Essay Section: Supporting Evidence (Transitions)
Based upon entries within the World English Dictionary, there are four major types of “observations.” 1) The first type represents the “act of observing.” This is “observation” defined in its basic, physical sense. 2) The second definition refers to scientific activities; in this context, observation refers to “facts learned from observing.” Scientists who conduct lab experiments will produce a report of their observations concerning a particular scientific phenomenon. 3) The last two definitions actually refer to writing activities. Within the context of writing, the term “observation” refers to “comment, remark” and “detailed examination.”
Understanding the meaning of a term is important. When you receive the comment “Good Observation,” you need to know to what the professor is referring. You know for certain that your professor is not referring to the first two definitions, unless you are writing an essay for a science class. Therefore, you can conclude that your professor must be referring to the last two definitions. Since this is likely the case, to which of the two does “Good Observation” apply? Before reading the rest of this entry, locate the comment on your paper and determine if it is near a particular sentence or a major body paragraph. This will help you understand the explanation for the comment more fully.
“Good Observation” may fall under one or two of the definitions. For example, if the comment is 1) near a particular sentence, this means that of all the sentences you have written this one sentence provides more insight about the example, topic, or quote. Your insight might highlight something different or something that the professor hasn’t thought about concerning the literary work or the topic. In other words, the observation is unique. In this instance, your observation is an objective comment based solely on logic and deductive reasoning. On the other hand, if the comment “Good Observation” is 2) near a full body paragraph, then it refers to the fourth definition of observation, which is “detailed examination.” In this case, your observation represents a patient exploration of the ideas expressed within the literary work. What does this mean?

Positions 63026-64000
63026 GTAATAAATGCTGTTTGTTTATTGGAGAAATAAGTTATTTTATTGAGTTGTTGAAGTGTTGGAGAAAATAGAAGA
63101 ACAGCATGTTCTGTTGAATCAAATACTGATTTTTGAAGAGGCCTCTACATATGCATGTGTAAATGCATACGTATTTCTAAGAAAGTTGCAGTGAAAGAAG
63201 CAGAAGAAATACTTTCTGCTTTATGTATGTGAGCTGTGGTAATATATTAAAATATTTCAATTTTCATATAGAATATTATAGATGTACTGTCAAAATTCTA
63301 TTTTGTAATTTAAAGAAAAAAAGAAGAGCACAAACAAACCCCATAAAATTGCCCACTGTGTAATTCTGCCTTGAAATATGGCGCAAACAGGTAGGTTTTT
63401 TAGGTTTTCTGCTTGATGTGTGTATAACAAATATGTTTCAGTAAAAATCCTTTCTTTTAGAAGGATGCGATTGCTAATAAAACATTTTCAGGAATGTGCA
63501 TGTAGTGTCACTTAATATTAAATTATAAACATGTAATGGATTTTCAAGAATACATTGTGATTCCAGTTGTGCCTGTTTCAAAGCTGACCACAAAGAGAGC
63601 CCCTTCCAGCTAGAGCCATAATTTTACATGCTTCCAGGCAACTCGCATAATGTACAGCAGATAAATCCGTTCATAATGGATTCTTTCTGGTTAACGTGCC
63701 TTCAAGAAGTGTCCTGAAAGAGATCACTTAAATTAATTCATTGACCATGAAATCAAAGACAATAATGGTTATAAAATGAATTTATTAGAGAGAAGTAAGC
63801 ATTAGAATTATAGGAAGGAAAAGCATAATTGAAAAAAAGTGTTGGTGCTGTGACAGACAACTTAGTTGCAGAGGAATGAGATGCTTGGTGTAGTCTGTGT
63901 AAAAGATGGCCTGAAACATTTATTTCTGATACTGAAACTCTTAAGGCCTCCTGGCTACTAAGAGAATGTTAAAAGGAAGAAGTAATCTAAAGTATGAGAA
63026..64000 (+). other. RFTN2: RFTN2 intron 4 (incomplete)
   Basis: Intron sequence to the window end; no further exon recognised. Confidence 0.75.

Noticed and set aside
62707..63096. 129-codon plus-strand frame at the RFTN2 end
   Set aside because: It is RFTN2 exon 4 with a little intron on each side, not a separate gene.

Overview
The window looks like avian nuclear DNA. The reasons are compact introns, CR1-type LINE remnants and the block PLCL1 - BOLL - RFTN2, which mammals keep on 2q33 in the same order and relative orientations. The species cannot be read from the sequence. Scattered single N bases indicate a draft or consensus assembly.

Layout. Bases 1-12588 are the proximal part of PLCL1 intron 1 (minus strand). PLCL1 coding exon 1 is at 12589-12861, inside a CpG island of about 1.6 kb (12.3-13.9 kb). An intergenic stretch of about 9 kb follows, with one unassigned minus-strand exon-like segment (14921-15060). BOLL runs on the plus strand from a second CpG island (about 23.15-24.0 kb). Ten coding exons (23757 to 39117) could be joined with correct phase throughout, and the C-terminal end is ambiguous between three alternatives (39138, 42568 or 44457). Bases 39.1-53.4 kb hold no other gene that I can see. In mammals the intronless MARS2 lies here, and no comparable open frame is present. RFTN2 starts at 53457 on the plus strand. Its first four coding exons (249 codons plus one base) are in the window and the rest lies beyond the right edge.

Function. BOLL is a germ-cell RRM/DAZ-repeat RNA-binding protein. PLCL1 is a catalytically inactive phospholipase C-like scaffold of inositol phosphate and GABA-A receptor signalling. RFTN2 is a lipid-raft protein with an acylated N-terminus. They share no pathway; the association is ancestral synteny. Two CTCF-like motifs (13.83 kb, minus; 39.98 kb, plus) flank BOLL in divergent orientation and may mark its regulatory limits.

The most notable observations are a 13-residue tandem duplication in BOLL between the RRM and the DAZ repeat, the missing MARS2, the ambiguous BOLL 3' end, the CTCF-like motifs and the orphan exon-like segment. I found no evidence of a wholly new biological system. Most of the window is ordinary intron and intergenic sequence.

First, you explain concepts and ideas the author expresses. In other words, you don’t just insert a quote, but you provide a follow-up analysis of the author’s viewpoints. Second, you develop and present the information logically. This is what we mean by “patient exploration.” You don’t suffer the reader to misunderstand your points of view. Last, you set reasonable boundaries. In other words, you know that you can’t discuss the world in one body paragraph. Therefore, you only include ideas that are relevant to the work and to proving your claims and that also provide insight to stir the professor’s and reader’s interests in the topic. “Good Observation” within the context of these two examples represents positive replies to your essay.
“Good Observation” may also represent a negative reply depending upon the goals of your professor for the class. For example, if you only provide one good observation throughout the whole essay, then your professor can accuse you of not fully exploring the topic as in the case of the remark placed near a line and/or a body paragraph. Your professor may not say this to you aloud, but you have done basically the minimum required for the assignment. You have not fully explored the theme, example, quote, idea, issue, and/or problem within your essay. In other words, you could say much more, but you don’t. Because you haven’t fully explored the topic, this either means that you don’t know how to discuss, examine, and evaluate or you actually know how. If you know how to explore a topic, but you don’t fulfill the requirement, then your professor may use “Good Observation” as a negative reply to prompt you to reach higher than satisfactory.
It is not always easy to know if you have truly covered every base within your analysis. However, there are times when you know with certainty that you have not allowed enough time to meet the writing requirement. If you don’t know how to explore a topic, then here are some tips and questions to consider as you develop your analysis.
1) First, look for contradictions in a character’s “character.” A character is never perfect. Evaluate the character in light of how he or she interacts with others in the story in order to locate the flaws.
2) Second, describe the kinds of relationships the main character has with other characters. Stories are always filled with relationships. The main character is in relationship with someone in the story. What is that relationship? Is the main character dependent upon a secondary character? What are the conflicts between characters?
3) Last, bring in historical context and explain how the past influences or contributes to the attitude of the main character within the story. What is the character’s environment? Who affects the character’s attitude within this environment?
By answering these questions and implementing one or more of these tips, you will ensure that you not only meet the requirement, but also fully explore the topic. Remember always to do what your professor requires you to do. On a basic level, you must ensure your paper reflects the instruction on which it is based. On another level, allow sufficient time for providing good observations that include detailed examinations of the topic, not just mere comments or remarks.
Copyright 2011 Regina Y. Favors. All Rights Reserved.